Harry McCracken is technology editor for Fast Company and the founder of Technologizer, a website about personal technology. He was an editor at large for Time, covering technology, from February 2012 to June 2014. McCracken is also a former contributing editor at CNET.
Thunderstruck may refer to:
Hugh Carmine McCracken was an American rock guitarist and session musician based in New York City, primarily known for his performance on guitar and also as a harmonica player. McCracken was additionally an arranger and record producer.
Believer Book Award is an American literary award presented yearly by The Believer magazine to novels and story collections the magazine's editors thought were the "strongest and most under-appreciated" of the year. A shortlist and longlist are announced, along with reader's favorites, then a final winner is selected by the magazine's editors. The inaugural award was in 2005 for books published in 2004.
Carol Anshaw is an American novelist and short story writer. Her books include Lucky in the Corner, Seven Moves, Aquamarine, and Carry the One. Her novel, Right after the Weather, was published on October 1, 2019.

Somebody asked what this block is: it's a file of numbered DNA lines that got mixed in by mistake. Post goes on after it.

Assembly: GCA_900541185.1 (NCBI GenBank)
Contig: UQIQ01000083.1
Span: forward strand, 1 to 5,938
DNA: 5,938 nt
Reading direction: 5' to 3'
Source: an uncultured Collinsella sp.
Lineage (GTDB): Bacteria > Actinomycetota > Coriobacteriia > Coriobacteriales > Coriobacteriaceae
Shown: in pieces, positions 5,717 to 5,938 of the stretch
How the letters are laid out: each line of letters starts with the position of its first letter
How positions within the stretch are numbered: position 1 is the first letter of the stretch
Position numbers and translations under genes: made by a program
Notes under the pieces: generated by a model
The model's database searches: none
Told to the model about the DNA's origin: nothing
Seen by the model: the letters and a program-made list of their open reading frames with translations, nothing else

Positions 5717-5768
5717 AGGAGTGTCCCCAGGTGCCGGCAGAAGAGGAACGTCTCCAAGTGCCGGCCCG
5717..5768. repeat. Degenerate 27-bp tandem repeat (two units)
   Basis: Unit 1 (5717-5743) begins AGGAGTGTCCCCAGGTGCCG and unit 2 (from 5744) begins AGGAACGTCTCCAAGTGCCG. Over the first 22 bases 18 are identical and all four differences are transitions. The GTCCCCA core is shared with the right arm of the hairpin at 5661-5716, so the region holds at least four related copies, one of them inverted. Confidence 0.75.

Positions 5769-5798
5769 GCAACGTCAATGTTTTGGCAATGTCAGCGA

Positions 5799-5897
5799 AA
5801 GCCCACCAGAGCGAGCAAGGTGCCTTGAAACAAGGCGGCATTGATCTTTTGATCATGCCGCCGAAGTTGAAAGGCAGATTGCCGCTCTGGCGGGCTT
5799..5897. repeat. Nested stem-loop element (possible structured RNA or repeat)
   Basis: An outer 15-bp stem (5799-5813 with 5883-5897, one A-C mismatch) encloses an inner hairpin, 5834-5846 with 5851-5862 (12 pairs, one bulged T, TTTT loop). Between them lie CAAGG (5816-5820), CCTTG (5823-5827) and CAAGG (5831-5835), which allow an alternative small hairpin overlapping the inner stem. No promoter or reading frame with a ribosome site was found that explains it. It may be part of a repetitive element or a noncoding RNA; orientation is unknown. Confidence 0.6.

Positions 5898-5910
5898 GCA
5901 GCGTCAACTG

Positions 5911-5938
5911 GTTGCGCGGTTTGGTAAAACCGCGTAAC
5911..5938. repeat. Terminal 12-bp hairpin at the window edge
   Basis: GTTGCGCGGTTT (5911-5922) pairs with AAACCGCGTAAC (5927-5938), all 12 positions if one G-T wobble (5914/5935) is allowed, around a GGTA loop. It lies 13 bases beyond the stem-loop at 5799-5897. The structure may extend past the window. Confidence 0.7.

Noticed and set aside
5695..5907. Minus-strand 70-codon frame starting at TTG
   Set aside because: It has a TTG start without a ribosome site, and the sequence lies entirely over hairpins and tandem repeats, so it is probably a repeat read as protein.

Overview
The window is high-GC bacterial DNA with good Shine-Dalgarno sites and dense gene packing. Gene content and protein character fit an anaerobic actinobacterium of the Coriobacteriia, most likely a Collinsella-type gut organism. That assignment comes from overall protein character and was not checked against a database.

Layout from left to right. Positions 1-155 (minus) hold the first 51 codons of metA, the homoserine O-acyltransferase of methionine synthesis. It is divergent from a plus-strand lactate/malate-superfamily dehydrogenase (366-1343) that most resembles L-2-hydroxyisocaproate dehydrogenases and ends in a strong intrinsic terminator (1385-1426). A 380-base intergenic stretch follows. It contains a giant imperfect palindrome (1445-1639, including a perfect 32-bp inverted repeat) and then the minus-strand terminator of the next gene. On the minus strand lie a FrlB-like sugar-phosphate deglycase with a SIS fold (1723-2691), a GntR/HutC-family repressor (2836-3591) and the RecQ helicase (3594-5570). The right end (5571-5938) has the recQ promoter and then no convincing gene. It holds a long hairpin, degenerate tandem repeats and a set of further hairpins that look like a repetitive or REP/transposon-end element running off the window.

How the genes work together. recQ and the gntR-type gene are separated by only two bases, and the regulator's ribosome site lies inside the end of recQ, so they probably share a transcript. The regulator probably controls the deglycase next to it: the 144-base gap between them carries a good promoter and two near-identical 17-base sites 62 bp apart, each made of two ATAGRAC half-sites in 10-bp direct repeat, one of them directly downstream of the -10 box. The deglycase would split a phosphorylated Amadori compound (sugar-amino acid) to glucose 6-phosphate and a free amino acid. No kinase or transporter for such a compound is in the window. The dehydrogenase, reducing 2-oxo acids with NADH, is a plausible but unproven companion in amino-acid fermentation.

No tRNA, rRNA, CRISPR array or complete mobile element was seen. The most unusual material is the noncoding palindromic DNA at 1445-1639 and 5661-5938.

Wander Over Yonder is an American animated television series on Disney XD. Created by Craig McCracken, it follows Wander and his best friend and steed Sylvia. Adventurous and optimistic, Wander rides across the galaxy to help the inhabitants of various planets live freely, against the intentions of Lord Hater to rule the universe. The series is McCracken's first production for Disney Television Animation; he previously helmed The Powerpuff Girls and Foster's Home for Imaginary Friends for Cartoon Network.
Edward G. Leffingwell was an American art critic and curator, affiliated with MoMA/P.S.1 and Art in America and associated with avant-garde art.
The Burgess Boys is a 2013 novel by American author Elizabeth Strout and her fourth book. It was first published in hardback on March 26, 2013 through Random House and follows two brothers who must return home to help out their sister after her son is accused of a hate crime. The novel is set in the fictional New England town of Shirley Falls, the setting of Strout's first novel, Amy and Isabelle.
The Giant's House is the debut novel of Elizabeth McCracken, first published in 1996. The novel was short-listed for the 1996 National Book Award for Fiction. The novel explores how Peggy Cort, a librarian and "old maid", falls in love with one of her patrons, the world's tallest Man, James Sweatt.
Richard Cuffari was an award-winning American artist. He is known for his illustrations for children's books and science fiction books. Specializing in historical and nonfiction topics, Cuffari illustrated over 200 books.
Elizabeth "Lisbeth" Anne Maud McCracken, a unionist suffragette and author from Northern Ireland. She wrote under the pen name LAM Priestley. She was a member of the Women's Suffrage Society, the Belfast's Irish Women's Suffrage Society and the Women's Social and Political Union. She is buried at Bangor New Cemetery, Co Down, Northern Ireland, following several years of illness.